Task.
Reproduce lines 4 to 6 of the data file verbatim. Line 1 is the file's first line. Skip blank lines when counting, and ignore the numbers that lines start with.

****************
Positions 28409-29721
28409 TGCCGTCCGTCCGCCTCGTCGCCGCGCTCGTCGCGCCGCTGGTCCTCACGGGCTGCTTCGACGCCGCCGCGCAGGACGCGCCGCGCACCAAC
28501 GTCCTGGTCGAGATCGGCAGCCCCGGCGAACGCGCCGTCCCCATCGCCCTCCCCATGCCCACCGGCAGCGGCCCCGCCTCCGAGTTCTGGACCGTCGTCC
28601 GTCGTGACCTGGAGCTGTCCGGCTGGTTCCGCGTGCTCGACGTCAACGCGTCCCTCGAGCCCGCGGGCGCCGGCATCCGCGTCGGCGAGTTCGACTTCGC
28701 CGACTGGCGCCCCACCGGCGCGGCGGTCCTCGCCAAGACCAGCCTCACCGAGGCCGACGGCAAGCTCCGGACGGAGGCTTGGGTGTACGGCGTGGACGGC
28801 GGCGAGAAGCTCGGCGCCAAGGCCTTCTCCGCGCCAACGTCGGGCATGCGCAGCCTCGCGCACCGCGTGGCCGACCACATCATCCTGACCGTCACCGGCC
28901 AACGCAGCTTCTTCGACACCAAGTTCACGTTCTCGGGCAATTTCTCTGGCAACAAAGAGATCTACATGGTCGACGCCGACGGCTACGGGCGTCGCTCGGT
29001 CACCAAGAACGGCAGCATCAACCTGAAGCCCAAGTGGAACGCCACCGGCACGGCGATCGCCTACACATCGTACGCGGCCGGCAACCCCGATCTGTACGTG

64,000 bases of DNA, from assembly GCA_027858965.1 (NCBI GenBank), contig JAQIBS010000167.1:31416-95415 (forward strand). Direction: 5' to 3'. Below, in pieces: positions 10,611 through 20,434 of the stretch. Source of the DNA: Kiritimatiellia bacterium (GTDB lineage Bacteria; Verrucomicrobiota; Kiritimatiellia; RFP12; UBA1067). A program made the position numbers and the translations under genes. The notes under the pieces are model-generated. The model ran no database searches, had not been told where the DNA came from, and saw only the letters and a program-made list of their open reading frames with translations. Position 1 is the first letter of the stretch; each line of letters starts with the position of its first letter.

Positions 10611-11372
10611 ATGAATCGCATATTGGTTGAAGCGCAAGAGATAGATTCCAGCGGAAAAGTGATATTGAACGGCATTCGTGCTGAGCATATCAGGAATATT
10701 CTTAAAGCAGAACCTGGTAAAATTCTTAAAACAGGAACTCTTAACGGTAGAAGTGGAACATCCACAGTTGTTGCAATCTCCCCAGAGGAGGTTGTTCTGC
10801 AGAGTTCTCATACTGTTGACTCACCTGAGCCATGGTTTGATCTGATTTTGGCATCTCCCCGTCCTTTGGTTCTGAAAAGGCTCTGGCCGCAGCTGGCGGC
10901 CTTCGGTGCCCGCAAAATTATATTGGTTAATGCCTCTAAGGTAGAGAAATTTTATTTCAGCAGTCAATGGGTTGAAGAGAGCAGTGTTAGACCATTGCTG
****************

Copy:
28601 GTCGTGACCTGGAGCTGTCCGGCTGGTTCCGCGTGCTCGACGTCAACGCGTCCCTCGAGCCCGCGGGCGCCGGCATCCGCGTCGGCGAGTTCGACTTCGC
28701 CGACTGGCGCCCCACCGGCGCGGCGGTCCTCGCCAAGACCAGCCTCACCGAGGCCGACGGCAAGCTCCGGACGGAGGCTTGGGTGTACGGCGTGGACGGC
28801 GGCGAGAAGCTCGGCGCCAAGGCCTTCTCCGCGCCAACGTCGGGCATGCGCAGCCTCGCGCACCGCGTGGCCGACCACATCATCCTGACCGTCACCGGCC